Plant Guide > Ferns > Alternate Leaved Spleenwort

Alternate Leaved Spleenwort



Asplenium alternifolium
Amesium germanicum

The Alternate Leaved Spleenwort is very like the Smooth Rock Spleenwort, and is perhaps only a variety, but the segments are much narrower. It grows in little tufts. The whole frond is narrow usually-simply pinnate-with the lower segments three-lobed, or very rarely bearing three distinct segments. The pinnae have two or three distinct lines of sori crowded on their under surface, which ultimately meet in the centre. The indusium is entire at the edge, not jagged, as in the Wall Rue.

This is, perhaps, the rarest of our British ferns. There is little to distinguish it from A. Ruta muraria. It has very seldom been found in England, Wales, or Ireland, and rarely in Scotland. Mr. Newman mentions three localities there where it has been gathered; viz. - near Dunfermline, Dunkeld, and on rocks on the Tweed, two miles from Kelso. In other parts of Europe it is occasionally seen, but grows very sparingly.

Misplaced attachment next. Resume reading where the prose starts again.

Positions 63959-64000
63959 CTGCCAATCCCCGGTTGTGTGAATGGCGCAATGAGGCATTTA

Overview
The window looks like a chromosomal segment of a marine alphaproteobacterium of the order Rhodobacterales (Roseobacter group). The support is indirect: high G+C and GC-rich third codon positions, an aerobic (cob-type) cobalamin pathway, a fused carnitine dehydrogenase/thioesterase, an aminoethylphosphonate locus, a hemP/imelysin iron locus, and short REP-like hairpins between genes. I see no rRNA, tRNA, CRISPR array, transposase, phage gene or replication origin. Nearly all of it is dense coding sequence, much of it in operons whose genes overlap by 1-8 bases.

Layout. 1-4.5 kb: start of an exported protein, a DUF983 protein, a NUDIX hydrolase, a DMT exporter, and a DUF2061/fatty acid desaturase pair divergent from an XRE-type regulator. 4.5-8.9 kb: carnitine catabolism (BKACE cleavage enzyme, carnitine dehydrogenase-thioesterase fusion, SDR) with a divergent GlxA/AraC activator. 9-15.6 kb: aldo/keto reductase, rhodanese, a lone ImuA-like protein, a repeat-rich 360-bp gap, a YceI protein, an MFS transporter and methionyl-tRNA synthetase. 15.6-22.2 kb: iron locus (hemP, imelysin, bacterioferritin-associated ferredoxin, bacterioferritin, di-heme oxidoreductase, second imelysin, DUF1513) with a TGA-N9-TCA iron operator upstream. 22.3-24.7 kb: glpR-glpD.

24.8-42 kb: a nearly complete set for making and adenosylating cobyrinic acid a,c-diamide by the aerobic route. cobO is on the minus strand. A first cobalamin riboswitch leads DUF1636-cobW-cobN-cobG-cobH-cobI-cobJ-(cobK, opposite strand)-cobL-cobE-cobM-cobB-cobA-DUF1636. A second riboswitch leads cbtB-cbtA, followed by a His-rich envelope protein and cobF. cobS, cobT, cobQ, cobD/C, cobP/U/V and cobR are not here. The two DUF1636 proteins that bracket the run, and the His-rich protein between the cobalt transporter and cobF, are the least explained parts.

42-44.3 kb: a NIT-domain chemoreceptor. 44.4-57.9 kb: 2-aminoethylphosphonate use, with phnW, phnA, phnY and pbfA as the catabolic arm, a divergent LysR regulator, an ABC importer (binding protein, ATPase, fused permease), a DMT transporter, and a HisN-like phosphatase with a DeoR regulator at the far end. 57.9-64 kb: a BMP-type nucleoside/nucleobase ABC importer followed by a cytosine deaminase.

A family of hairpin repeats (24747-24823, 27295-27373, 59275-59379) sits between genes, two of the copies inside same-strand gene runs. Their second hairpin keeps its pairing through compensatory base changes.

The scarcity of this fern prevents our saying much as to its artificial growth in the open air.

It is much prized in Germany and the south of France, and is frequently brought here from thence as a foreign plant. We have seen it growing luxuriantly in a glass case, in the smoky atmosphere of London; but it is seldom that it succeeds so well in artificial circumstances. In attempting its cultivation, however, care must be taken that moisture should not accumulate on the fronds, or stagnate about the roots; it must be kept as dry as possible without causing positive drought.